Affluent investors across various age groups exhibit a lack of knowledge about alternative investments, with nearly 42% saying they have “no idea” what the term means, according to a just-released survey by Jackson National.
In its 2014 Alternative Investments Survey, Jackson National Life Insurance Co. found that of the 574 investors polled—which included affluent investors as young as 35 up to 65 that were not retired and had more than $200,000 in investable assets—52% of these investors defined alternative investments as “anything that is not a stock, bond or cash,” while close to 42% said they “honestly have no idea what alternative investments means.”
Of the 574 affluent investors polled, 327 respondents were currently working with an advisor. The survey notes that when the 327 were asked the same question about alternative investments, 141 (43.12%) also responded that they had “no idea what alternative investments means.”
Indeed, of those investors who work with an advisor, more than 44% said they don’t know whether or not their portfolio includes alternative investments.
In the same vein, the survey notes that the percentage of respondents who said they didn’t know how alternative investments perform in the market relative to other types of investments was slightly higher (57.19%) when considering those currently working with an advisor, as compared to the full results (56.79%).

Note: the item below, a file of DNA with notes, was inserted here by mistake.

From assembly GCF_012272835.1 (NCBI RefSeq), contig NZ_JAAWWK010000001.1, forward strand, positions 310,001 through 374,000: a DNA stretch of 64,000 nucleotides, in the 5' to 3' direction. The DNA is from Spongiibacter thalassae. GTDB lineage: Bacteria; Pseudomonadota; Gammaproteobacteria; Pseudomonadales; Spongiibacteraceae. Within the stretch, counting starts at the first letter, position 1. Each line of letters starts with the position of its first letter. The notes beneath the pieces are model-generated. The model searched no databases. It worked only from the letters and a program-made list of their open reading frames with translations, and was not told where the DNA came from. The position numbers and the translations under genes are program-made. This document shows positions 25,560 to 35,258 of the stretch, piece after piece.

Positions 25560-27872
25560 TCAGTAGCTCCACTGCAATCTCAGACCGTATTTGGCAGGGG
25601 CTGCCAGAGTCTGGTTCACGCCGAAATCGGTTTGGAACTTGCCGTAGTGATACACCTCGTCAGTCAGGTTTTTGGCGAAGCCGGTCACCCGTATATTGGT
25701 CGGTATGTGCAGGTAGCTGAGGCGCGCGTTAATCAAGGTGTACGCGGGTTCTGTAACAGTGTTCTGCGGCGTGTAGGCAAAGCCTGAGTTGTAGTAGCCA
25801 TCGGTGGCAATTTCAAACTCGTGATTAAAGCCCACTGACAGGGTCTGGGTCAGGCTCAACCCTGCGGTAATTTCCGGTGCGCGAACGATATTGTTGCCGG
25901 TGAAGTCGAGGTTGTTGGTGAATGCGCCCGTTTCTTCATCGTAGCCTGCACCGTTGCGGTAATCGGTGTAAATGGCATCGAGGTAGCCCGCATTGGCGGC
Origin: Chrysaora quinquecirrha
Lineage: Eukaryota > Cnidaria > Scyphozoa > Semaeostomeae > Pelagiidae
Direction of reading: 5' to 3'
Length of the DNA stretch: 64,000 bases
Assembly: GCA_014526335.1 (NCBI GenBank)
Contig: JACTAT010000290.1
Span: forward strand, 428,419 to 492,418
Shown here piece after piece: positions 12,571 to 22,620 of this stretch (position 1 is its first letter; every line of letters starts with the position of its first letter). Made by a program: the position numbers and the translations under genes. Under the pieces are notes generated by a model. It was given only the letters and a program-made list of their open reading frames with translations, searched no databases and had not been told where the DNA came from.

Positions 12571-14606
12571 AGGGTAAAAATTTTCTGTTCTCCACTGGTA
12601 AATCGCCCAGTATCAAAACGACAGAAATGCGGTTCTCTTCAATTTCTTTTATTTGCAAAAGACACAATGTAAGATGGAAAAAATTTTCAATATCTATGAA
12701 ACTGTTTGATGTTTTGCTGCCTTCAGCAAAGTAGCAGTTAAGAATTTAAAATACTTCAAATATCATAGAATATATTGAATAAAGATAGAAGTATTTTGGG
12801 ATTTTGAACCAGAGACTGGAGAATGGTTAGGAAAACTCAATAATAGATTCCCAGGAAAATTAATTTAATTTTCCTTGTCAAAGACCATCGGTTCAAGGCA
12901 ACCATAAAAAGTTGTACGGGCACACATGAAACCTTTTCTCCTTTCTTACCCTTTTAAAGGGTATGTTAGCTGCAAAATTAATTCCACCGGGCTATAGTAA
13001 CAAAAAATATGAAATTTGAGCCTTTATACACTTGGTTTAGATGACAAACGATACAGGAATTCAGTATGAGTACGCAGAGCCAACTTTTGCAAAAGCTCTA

For investors working with an advisor, more than 63% said they rely on their advisor to explain each investment in detail, with a further 11% giving full control to the advisor when it comes to their investment portfolio.
What’s more, 12.54%, the second highest percentage, said they would rather do their own research online using financial news sites, websites and blogs, regardless of the fact that they currently work with an advisor.
The survey notes that while the data paints a “dismal picture,” about affluent investors’ lack of knowledge regarding alternative investments, “select statistics” representing an overall interest in additional education and knowledge in the alternative investment space “provide a glimmer of hope, and an opportunity for all of the stakeholders in the financial services industry to work toward filling the gap.”